President Donald Trump signed a trade agreement Wednesday with China that is expected to boost exports from U.S. farmers and manufacturers, protect American trade secrets and lower tensions in a long-running dispute between the world’s two biggest economies.
Supreme Court declines to hear challenge to Trump’s steel tariffs
The U.S. Supreme Court declined to question President Donald Trump’s imposition of more than $4 billion in steel tariffs, turning away an appeal that challenged his use of national security as the legal justification for his trade agenda.Read More
President Donald Trump and China’s chief negotiator, Liu He, are scheduled to sign a modest trade agreement on Wednesday in which the administration will ease some sanctions on China and Beijing will step up its purchases of U.S. farm products and other goods.
The Wall Street Journal reported Saturday that the resumption of the talks was set to be announced on Wednesday when the Trump administration signs a Phase One trade agreement with China in Washington, D.C.
The latest step is intended to “promote the coordinated development of trade and environment,” the official Xinhua News Agency in China said.
The state plans to welcome hundreds of business and economic development leaders to Indianapolis in the spring for its first-ever Indiana Global Economic Summit.
Companies, workers and lawmakers in three countries have spent the past year in limbo awaiting final touches on the U.S.-Mexico-Canada free-trade agreement. Now they have a better sense of who won—and who lost.
The Trump administration and China are close to finalizing an agreement that would suspend tariffs that are set to kick in Sunday, de-escalating their 17-month trade war.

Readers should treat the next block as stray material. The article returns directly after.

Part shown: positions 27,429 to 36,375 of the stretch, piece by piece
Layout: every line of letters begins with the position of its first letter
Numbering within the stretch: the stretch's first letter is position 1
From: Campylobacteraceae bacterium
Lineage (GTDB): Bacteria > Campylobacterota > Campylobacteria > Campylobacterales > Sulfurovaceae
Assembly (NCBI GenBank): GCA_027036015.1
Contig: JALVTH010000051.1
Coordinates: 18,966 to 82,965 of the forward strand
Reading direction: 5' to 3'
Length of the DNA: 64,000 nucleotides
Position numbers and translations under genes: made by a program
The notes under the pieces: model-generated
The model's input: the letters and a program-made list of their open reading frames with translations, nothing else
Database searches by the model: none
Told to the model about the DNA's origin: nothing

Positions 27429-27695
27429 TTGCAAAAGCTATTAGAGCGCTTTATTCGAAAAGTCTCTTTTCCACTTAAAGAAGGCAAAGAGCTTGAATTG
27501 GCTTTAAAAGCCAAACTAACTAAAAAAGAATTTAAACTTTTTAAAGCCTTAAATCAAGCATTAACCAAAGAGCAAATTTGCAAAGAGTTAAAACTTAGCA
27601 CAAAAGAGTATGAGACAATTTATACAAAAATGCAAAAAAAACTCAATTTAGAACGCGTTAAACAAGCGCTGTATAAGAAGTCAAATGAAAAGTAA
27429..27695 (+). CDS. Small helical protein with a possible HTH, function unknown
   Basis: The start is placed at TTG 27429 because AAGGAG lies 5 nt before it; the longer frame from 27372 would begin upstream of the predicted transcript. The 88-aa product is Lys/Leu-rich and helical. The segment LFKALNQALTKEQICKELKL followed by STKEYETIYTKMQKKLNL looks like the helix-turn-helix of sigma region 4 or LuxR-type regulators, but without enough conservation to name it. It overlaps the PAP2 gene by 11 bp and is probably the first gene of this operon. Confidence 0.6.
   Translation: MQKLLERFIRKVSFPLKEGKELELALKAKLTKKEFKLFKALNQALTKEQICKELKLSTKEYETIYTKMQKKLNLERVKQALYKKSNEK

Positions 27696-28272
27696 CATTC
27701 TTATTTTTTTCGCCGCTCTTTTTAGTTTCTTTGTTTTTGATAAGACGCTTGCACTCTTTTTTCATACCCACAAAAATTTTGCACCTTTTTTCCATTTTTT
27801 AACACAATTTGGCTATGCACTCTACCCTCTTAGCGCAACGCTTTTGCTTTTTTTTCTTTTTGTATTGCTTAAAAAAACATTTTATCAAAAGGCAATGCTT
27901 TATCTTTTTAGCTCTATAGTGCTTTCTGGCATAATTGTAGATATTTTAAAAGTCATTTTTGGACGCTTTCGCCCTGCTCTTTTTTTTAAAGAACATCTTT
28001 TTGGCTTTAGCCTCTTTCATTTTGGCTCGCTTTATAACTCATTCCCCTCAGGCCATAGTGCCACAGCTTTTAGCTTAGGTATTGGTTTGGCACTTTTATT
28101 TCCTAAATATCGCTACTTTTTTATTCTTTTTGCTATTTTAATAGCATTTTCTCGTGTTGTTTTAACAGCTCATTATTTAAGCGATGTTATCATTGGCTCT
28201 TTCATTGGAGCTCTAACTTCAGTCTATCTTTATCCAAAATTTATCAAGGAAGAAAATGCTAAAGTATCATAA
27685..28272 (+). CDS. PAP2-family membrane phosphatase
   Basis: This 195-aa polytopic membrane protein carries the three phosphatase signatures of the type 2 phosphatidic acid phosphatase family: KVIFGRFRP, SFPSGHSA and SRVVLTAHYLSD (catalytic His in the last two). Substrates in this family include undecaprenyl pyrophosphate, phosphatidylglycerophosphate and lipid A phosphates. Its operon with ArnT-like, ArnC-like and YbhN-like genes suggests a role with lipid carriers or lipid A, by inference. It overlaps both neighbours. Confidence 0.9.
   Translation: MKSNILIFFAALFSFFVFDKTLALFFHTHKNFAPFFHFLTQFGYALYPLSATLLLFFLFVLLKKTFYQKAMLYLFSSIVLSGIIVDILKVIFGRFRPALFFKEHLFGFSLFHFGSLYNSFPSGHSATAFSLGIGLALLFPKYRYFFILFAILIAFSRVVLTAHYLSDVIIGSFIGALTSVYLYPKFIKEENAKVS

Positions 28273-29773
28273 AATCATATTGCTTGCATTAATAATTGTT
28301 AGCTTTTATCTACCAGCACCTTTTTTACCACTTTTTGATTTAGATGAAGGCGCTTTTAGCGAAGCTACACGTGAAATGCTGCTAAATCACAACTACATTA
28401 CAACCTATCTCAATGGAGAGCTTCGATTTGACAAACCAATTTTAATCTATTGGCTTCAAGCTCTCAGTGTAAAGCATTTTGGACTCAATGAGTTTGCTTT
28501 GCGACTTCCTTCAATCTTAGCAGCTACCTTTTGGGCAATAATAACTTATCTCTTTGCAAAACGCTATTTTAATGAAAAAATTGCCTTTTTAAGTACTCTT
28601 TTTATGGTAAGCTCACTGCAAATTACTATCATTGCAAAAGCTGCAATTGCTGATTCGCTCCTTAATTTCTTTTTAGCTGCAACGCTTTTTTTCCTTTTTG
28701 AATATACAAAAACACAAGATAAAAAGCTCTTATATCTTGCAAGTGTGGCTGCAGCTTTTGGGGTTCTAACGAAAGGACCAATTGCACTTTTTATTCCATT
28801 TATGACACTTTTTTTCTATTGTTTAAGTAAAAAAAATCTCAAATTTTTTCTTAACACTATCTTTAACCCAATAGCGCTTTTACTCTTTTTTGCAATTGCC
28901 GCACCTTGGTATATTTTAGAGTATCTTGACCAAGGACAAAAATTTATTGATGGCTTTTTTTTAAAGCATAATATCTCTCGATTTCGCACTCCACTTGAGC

House Speaker Nancy Pelosi on Tuesday announced agreement on a modified North American trade pact, handing President Donald Trump a major Capitol Hill victory on the very same day that Democrats announced their impeachment charges against him.
When the trade deal was reached in September, Trump said it would mean opening Japan’s market to about $7 billion in U.S. farm goods, with tariffs lowered or scrapped on American beef, pork, wheat, cheese, corn and wine.
President Trump said he has “no deadline” for a deal and didn’t mind waiting until after the election next year to make one. Investors had been hoping for a deal this year, or at least enough progress to stave off new U.S. tariffs on Chinese goods scheduled to start Dec. 15.
Top Chinese and U.S. trade negotiators agreed to continue to work toward a preliminary agreement for resolving their tariff war, the Chinese Commerce Ministry said Tuesday.
House Speaker Nancy Pelosi said Monday that Democratic lawmakers are “within range of a substantially improved” trade agreement with Canada and Mexico, but that they need to see progress made in negotiations put into writing by U.S. Trade Representative Robert Lighthizer for “final review.”
Echoing the upbeat tone adopted by other Chinese officials in recent days, Chinese President Xi Jinping told a visiting U.S. business delegation that China holds a “positive attitude” toward the trade talks.
Moving ahead on the trade deal could signal that Democrats and Republicans can work on substantive issues even as the House pursues a divisive impeachment case against President Trump.
The prospects for a preliminary breakthrough in the U.S.-China trade war improved Thursday after the two sides agreed to reduce some punitive tariffs on each other’s goods, though the full extent of the rollback wasn’t clear.
The two sides have agreed to reduce some punitive tariffs on each other’s goods as talks on ending their trade war progress, a Chinese spokesman said Thursday, removing a possible stumbling block to a settlement.
China on Tuesday promised more improvements in conditions for foreign companies including an end to officials pressing them to hand over technology—a key irritant in its tariff war with Washington, D.C.
Vice President Mike Pence’s speech was delivered as President Donald Trump seeks to close a new trade deal with China, with Pence cast in a hard-line role. He criticized past administrations for tolerating unfair economic and trade practices and repressing Chinese citizens.
Johnson responded to the parliamentary beatdown with emphatic finger-jabbing. The prime minister insisted, “I’m not daunted or dismayed by this particular result.”
Negotiators working through the night in Brussels came to an agreement Thursday morning after Prime Minister Boris Johnson signed on despite lingering questions about warring Brexit factions in London. The agreement would still need approval by European leaders and the British Parliament.